"Right now, we have the experimental instruments and the theoretical model simulations available — the HRTEM in combination with graphene and Density Functional Theory (DFT) calculations — that a detailed study of the intercalation on the atomic scale becomes possible," Kaiser said. " „The results of this research project are of fundamental importance for battery research, as they provide insights into the course of elementary processes in electrochemical energy storage." Kaiser and Smet agree.

Of great value for the observation in the in-situ TEM is that it provides information on the elemental composition by acquiring EELS data, see Fig. 2j. During lithiation the Li K-edge at 55 eV is observed as in Fig. 2d. On the basis of the absence of other signals in the explored energy range of 0–800 eV—namely, Si (L2,3-edge at 99 eV), S (L2,3-edge at 165 eV), N (K-edge at 400 eV), O (K-edge at 532 eV and F (K-edge at 685 eV) those elements can be discarded as principal constituents of the new crystalline phase. Likewise, Ti and Pt (electrode material) as the would be indicated by higher contrast for Pt in Fig. 2, which was not observed, and the absence of the distinct Ti L2,3-edge at 456 eV in the EELS data for Ti. The analysis also showed a Li plasmon mode [19,20] near 9 eV (Fig. 3a). Though the shape of the Li-K edge [17,18] resembles that of Li2O/LiOH, stoichiometric Li2O/LiOH could be excluded, since we would then expect both a more pronounced O-K edge and an imaging contrast comparable in strength to the encapsulating graphene [21]. The presence of trace oxygen, also suggested by the occasional observation of a weak shoulder near 30 eV (Fig. 3a), previously attributed to oxidized lithium [19,20] can, however, not be ruled out. The elements H and C could not be excluded by the scientists, but the low energy onset of the Li K-edge supports this assertion that the phase formed during lithiation consists of pure Li [17,18].

The Li phase is highly crystalline and stable between perfectly intact graphene planes. Good agreement with the experiment is attained when calculating the Li-K edge shape of graphene-encapsulated Li multilayers (Fig. 3b). Yet, the extracted in-plane lattice constant of 3.1 Å matches that [22] of close-packed Li. This phase is constituting a super dense ordering, which is normally only stable at very low temperatures and/or extreme pressures [23] and was a big surprise to the scientists. In fact, the density of Li is significantly higher than the LiC6 intercalation, that has been previously proposed for the intercalation in graphite.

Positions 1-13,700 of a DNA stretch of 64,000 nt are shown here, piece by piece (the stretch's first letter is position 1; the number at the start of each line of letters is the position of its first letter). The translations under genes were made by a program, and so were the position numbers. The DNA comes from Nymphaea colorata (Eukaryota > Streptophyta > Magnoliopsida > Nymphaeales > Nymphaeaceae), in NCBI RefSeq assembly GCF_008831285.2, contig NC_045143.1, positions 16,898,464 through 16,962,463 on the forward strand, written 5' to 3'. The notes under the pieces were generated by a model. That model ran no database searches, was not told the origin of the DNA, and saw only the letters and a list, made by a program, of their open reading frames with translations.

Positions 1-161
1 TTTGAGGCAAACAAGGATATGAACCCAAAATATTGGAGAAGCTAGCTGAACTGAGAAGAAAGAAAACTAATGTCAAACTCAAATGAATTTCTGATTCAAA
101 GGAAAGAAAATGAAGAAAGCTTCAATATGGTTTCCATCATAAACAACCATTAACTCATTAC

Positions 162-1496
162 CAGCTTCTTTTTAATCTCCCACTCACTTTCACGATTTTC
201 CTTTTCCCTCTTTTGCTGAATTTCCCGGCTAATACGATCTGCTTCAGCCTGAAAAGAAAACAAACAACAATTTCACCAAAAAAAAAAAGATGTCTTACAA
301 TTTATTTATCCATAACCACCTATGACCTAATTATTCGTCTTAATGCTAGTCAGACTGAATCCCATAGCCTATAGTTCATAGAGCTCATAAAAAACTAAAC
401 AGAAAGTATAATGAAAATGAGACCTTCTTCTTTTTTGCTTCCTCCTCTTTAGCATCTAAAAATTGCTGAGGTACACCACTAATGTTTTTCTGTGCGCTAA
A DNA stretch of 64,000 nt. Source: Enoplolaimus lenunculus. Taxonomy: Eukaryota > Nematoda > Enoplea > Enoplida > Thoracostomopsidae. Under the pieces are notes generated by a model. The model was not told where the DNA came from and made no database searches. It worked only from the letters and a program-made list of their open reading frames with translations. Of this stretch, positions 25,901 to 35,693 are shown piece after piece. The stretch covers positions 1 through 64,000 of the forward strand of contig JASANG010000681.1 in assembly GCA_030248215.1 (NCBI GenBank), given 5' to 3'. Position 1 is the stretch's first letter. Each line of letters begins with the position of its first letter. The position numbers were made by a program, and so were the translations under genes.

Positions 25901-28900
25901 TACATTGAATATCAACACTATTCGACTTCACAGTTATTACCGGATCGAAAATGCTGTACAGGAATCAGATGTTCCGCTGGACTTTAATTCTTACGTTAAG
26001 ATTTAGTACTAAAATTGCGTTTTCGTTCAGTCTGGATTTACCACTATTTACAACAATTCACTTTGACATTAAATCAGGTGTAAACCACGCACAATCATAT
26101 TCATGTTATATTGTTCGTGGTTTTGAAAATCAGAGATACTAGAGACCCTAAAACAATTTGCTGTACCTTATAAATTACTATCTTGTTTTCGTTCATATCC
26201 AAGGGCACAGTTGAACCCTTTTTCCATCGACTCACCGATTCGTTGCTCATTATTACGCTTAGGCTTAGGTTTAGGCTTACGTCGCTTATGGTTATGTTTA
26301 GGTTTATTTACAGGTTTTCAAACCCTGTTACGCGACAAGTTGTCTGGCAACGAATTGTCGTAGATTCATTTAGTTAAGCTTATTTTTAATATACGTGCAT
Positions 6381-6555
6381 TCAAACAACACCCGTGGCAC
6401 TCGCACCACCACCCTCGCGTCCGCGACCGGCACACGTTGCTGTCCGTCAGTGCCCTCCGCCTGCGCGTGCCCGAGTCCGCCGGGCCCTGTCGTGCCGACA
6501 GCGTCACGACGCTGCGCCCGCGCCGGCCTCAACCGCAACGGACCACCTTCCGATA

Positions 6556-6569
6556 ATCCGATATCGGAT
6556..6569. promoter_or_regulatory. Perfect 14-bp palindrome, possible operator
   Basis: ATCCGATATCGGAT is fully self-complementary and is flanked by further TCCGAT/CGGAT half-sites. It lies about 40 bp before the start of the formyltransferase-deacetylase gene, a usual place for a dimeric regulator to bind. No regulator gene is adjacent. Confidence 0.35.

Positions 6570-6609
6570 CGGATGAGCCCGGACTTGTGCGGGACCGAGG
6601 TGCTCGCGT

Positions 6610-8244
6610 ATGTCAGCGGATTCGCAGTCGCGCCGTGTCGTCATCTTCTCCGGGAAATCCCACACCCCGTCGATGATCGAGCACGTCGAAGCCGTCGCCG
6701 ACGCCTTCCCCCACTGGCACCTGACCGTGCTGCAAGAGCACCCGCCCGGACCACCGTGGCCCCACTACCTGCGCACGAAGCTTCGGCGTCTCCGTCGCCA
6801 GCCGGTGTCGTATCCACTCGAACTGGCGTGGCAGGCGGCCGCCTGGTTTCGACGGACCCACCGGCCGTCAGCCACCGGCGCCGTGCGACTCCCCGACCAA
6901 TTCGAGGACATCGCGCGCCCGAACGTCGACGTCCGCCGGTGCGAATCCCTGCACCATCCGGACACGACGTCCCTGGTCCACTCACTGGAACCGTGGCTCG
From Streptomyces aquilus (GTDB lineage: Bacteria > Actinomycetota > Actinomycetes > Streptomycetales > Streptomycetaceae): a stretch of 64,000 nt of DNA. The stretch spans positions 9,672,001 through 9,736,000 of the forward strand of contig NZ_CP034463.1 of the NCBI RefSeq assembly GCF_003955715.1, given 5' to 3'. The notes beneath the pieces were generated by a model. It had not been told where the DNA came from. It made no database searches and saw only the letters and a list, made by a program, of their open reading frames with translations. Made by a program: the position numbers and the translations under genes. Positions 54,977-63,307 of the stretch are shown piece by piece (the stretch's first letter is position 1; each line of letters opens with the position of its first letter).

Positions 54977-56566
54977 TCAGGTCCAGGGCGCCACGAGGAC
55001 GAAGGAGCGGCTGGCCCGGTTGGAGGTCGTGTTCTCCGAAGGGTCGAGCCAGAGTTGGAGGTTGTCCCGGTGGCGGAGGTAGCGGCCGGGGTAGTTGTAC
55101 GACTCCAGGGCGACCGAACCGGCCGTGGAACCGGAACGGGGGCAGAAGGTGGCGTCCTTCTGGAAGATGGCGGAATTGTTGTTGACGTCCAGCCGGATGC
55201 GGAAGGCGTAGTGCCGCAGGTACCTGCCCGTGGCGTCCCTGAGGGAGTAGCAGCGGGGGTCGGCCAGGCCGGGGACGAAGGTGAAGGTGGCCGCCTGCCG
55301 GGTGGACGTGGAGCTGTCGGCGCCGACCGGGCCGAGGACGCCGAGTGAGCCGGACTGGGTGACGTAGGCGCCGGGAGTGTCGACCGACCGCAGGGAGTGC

A back-and-forth controlled exchange
In the new study, the scientists find that regions of different thickness can be identified within a single grain (Fig. 4). When imaging an extremely thin slab of weakly scattering elements in a microscope with enough resolving power, the imaging contrast increases with increasing specimen thickness. This is quantified in Fig. 4e, f, revealing that thinner parts of the close-packed Li phase tend to be located closer to its perimeter. At the leading edge, single atoms can be identified (Fig. 5). From the image time series, a lateral growth rate of the order of 1 Å s−1 can be extracted. During delithiation, the close-packed Li phase disassembles and gradually disappears (Fig. 6b). Eventually, the pure bilayer graphene lattice remains behind.

The degree of reversibility of the process is limited by the number of defects in the graphene lattice and their irreversible formation during prolonged imaging (electron irradiation).

During lithiation, the close-packed Li phase grows laterally between the graphene sheets (Fig. 6 and Video 1). Fig. 6a displays a series of digital dark-field versions of the original images, where the three grains of varying in-plane orientation have each been colored differently. Whereas the grain boundary between the central grain (green) and the lower right grain (blue) is rather sharp and stable, the boundary with the left grain (red) appears fuzzier and more mobile as their orientations nearly match.

Video 1. TEM image sequence TEM image sequence showing the propagation front of a Li crystal forming inside bilayer graphene during lithiation.

Kaiser and her colleagues found that the observed crystalline phase of Li proves stable only between intact graphene planes. When the incident electron energy exceeds the threshold for displacement damage of Li (about 20 keV), conditions are such that Li readily ‘boils’ under the electron beam [17,18,20], the close-packed phase is volatile when imaged near bilayer edges or in the presence of a high density of defects in the graphene lattice.